Hesitancy over COVID-19 vaccine tough to fathom
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Hey there, time traveller!
This article was published 29/07/2021 (608 days ago), so information in it may no longer be current.
Vaccines are one of the most remarkable achievements in medicine. They have prevented widespread illness and death throughout the world. According to the Public Health Agency of Canada, vaccines have saved more lives in Canada in the past 50 years than any other health intervention.
In rich countries like Canada, routine vaccinations for children have eradicated, or nearly eliminated, infectious diseases such as polio, measles, rubella and mumps. Take-up rates in Canada for vaccinations in adolescence are exceptionally high: over 90 per cent in many cases. Most of us never give the science behind vaccines a second thought.
So why so much hesitancy around the COVID-19 vaccine?
The results for COVID-19 vaccines in Canada and around the world have been extraordinary: they’re highly effective (including against the more contagious Delta variant) and the risks of side effects are in line with other vaccines.
Medically, it’s no different than the others. Both the viral vector (AstraZeneca) and mRNA (Pfizer and Moderna) vaccines have gone through the same rigorous clinical trials and regulatory approval as other vaccines. The only difference is the expedited administrative process that was used for COVID-19 vaccines. Health Canada evaluated clinical trial results on a rolling basis under what’s called an interim order, available for large-scale public health emergencies. Normally, Health Canada waits for the completion of all phases of a clinical trial and evaluates them together.
Like all approved products, the agency continues to monitor real-world data from the vaccines. The results for COVID-19 vaccines in Canada and around the world have been extraordinary: they’re highly effective (including against the more contagious Delta variant) and the risks of side effects are in line with other vaccines.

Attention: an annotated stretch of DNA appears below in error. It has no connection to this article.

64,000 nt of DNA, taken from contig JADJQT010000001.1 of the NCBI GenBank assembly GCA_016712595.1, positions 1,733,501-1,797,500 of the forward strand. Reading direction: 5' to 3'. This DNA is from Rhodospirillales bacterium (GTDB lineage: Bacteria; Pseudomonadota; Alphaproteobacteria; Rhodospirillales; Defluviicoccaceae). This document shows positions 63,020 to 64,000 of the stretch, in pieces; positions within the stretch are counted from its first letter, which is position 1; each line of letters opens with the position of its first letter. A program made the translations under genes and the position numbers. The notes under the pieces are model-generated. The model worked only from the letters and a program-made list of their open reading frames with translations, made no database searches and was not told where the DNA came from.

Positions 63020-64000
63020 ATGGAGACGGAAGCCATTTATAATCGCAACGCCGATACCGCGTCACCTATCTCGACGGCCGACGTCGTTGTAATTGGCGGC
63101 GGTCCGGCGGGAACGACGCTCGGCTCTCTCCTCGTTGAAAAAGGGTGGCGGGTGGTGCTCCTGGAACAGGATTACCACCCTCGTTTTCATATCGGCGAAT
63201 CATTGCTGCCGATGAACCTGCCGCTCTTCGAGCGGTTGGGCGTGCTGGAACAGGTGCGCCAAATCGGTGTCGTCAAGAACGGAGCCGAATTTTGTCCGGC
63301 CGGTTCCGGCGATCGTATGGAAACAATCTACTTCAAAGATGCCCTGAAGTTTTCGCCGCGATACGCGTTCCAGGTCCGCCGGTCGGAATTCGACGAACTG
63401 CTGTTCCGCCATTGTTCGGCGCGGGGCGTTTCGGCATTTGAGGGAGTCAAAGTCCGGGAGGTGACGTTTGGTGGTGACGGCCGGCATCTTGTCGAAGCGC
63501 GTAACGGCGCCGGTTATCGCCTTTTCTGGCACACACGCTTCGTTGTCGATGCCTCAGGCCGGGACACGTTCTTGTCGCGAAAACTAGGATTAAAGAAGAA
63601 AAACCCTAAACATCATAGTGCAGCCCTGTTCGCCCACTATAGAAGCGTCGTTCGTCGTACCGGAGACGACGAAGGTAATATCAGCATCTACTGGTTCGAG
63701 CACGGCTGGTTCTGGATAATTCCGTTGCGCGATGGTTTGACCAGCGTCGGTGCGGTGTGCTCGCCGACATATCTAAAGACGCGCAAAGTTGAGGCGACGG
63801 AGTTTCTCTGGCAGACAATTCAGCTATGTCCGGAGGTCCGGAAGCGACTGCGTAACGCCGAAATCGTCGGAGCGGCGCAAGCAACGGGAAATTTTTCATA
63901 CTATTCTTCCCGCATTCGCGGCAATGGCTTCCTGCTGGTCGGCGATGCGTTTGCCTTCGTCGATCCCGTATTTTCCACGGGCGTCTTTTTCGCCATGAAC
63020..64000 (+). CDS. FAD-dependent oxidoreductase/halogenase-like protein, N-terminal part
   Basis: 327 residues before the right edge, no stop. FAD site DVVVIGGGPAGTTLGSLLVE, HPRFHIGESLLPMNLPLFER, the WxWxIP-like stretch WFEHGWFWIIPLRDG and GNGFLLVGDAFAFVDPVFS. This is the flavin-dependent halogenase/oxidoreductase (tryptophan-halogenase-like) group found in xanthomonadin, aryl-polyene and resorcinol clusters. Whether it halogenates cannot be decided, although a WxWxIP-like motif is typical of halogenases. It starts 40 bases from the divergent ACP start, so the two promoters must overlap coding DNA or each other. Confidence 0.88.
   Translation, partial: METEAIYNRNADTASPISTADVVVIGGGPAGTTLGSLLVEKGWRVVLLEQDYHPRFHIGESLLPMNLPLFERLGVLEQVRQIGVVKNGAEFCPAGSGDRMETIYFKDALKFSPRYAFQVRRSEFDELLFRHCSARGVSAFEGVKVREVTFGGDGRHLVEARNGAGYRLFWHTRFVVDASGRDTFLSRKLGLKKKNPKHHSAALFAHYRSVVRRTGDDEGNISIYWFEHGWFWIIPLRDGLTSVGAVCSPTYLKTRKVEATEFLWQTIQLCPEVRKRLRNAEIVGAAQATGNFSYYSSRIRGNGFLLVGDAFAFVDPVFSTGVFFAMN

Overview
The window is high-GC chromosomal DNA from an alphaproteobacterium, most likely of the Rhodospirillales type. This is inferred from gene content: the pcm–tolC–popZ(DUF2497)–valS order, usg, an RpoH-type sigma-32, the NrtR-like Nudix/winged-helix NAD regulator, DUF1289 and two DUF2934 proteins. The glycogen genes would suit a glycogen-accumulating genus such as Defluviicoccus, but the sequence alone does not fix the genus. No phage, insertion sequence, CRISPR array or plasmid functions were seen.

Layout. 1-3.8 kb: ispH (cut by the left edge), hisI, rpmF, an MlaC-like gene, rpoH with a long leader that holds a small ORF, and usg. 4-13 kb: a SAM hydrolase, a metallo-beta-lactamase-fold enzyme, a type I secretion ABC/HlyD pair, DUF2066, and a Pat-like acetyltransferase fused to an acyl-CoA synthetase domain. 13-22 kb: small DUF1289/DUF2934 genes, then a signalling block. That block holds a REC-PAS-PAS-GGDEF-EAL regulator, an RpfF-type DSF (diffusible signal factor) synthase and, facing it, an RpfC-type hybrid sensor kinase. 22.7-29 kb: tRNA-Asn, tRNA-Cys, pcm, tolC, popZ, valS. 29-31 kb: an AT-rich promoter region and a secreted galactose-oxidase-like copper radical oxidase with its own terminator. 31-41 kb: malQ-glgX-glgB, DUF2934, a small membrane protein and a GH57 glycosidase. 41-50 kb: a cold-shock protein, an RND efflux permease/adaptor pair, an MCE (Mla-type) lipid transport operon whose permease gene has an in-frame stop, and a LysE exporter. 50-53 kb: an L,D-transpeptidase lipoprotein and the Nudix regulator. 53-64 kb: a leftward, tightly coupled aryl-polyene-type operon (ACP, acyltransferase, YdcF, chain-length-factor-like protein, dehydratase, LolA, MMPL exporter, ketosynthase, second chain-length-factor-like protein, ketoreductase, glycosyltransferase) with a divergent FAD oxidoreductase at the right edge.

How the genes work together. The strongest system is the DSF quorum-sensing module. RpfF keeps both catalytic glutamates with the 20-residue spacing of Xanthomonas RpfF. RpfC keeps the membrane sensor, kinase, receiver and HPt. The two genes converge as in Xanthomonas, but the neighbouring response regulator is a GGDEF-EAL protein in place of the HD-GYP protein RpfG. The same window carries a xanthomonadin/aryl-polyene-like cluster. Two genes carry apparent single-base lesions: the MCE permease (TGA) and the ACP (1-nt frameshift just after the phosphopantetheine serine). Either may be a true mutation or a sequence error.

So why are so many Canadians, including in Manitoba, still not vaccinated against COVID-19, given the urgency around preventing a fourth wave?
Most of the hesitancy is age-based. Vaccine take-up among older Manitobans is exceptionally high: 92 per cent of Manitobans over 70 are fully immunized. However, it falls from there. Only 72 per cent of people in their 50s are fully vaccinated and 67 per cent of those in their 40s have both shots.
It declines further to 55 and 59 per cent respectively for those in their 20s and 30s.
Overall, 59 per cent of Manitobans have been fully vaccinated (those under 12 are still not eligible), which is nowhere near enough to reach herd immunity.
It’s unclear why hesitancy is higher among younger age groups.
It’s unclear why hesitancy is higher among younger age groups. It’s not as if people haven’t had enough time to get fully vaccinated. Everyone over 12 has been eligible for the vaccine since May 14. Theories range from younger people mistakenly believing they’re not at risk of becoming severely ill to “just not getting around to it yet.”
Hesitancy based on geography is more complex. It likely involves distrust of government. The Southern Health region continues to lag behind the rest of the province in vaccination rates, including in communities such as the Rural Municipality of Stanley and Winkler.
For some reason, vaccine science accepted by Canadians to eradicate diseases such as polio, rubella, the measles and mumps is largely rejected in those communities for COVID-19.
Part of the reason is misinformation, much of which is disseminated through social media. It’s forced public health officials to regularly dispel unfounded rumours and wild speculation about how COVID-19 vaccines supposedly harm people, such as altering their DNA. We don’t see that level of misinformation around the dozens of other vaccines Canadians regularly receive.
Infectious diseases were the leading cause of death in Canada in the 1900s. They’re now responsible for under five per cent of deaths, owing in large part to routine immunizations. Vaccines are the most studied and scrutinized medical interventions in public health. They’ve existed for more than 200 years. Yet for some reason, there’s a level of mistrust around the COVID-19 vaccine that is absent for others.
We don’t see that level of misinformation around the dozens of other vaccines Canadians regularly receive.
There is nothing “experimental” or new about the COVID-19 vaccine, including the mRNA technology used in many of the products. Vaccines will eventually end the pandemic. It’s just a question of how long it will take for some to get on board with the science.
Tom has been covering Manitoba politics since the early 1990s and joined the Winnipeg Free Press news team in 2019.